We’ve all got that garment we absolutely love which is cute, classic, comfy and we just can’t bear to get rid of – but you can’t find it again anywhere.
In this article...
I always got compliments on my favorite floral dress, which made me wonder how I could recreate this in other fabrics by making a sewing pattern from it. I discovered that cloning items from my wardrobe is the best way to get a good fit and comfort, whilst still looking great and leaving me feeling fabulous.
If you’re wondering how you can recreate your favorite wardrobe staple, stick with me as I’ll show you everything about making a pattern from clothes you already own.
Why make your own pattern?
I found learning to read pictures from a shop bought patterns a little overwhelming at times with all of the terminology, markings and different pieces.
I found that making my own patterns from clothes in my current wardrobe has helped ease me into the world of pattern making by allowing me to play around with large pieces of pattern paper and learning terminology.
Making a pattern from clothes that you own means you’ll always get the exact size, whilst expanding on your sewing skills. You get to amend the style and length of a dress as you sew.
Creating a pattern that you love, that fits’ perfectly will bring you a lot of joy – I promise! It means no more store bought clothing, and you can whip up what you want to wear in your favorite fabrics.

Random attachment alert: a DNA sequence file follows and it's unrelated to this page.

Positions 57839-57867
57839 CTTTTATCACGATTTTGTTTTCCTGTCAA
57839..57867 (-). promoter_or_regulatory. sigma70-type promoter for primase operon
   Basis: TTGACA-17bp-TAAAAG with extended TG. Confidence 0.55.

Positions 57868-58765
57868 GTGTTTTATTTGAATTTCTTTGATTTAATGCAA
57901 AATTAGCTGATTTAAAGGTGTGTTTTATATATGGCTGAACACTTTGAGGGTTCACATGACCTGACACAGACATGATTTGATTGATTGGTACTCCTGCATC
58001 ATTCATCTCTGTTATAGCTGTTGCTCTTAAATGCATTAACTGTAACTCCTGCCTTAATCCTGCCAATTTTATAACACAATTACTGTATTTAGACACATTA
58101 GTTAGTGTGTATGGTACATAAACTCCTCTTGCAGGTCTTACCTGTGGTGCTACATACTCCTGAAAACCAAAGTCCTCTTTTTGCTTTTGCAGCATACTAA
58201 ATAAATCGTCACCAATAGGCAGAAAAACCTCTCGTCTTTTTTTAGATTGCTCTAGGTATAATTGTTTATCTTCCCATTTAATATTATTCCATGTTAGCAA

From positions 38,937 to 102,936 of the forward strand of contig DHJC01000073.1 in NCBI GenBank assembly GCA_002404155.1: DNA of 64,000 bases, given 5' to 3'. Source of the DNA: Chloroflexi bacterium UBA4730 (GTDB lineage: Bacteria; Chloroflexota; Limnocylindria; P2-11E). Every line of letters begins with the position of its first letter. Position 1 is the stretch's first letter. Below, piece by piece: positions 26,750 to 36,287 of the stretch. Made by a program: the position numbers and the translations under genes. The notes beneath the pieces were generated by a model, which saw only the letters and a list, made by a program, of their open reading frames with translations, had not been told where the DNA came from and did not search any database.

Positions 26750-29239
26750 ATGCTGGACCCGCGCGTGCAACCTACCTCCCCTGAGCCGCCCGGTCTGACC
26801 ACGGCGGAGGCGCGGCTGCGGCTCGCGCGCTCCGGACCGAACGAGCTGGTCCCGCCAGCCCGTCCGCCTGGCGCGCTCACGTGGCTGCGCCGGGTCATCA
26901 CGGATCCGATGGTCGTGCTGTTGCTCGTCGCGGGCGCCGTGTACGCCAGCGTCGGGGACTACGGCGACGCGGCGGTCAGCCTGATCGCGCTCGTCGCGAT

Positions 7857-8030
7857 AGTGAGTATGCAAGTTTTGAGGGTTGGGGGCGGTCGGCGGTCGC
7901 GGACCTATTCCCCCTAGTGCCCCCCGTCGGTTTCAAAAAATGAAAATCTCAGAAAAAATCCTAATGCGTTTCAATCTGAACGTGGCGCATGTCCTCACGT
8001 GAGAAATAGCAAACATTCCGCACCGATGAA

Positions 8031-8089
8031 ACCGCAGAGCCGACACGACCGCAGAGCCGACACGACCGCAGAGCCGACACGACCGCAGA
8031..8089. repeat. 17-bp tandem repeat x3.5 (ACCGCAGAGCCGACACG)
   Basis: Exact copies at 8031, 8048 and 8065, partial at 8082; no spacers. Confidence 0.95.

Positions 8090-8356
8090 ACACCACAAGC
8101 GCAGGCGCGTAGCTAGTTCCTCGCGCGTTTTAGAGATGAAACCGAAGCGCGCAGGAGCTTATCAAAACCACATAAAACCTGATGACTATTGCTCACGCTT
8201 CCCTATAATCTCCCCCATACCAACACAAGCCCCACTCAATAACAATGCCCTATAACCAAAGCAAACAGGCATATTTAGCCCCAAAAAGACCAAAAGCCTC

You’ll be more in control of what you wear, and how you look in an individual piece that only you’ll own.
You can even store the patterns to preserve them and find them anytime you wish to recreate your garments. Here’s my article about sewing pattern storage to give you options for keeping your patterns organized and accessible.
Can I make a pattern from old clothes?
Yes! Learning how to make patterns is one of the most fun and rewarding parts of traced pattern making, especially if it’s from an item of clothing that you already know looks great on you.
When I make my own sewing patterns I will often take an existing garment I already own and create pattern pieces from it adding a seam allowance. Even if the new garment doesn’t always look incredible, I know it’s going to fit me well.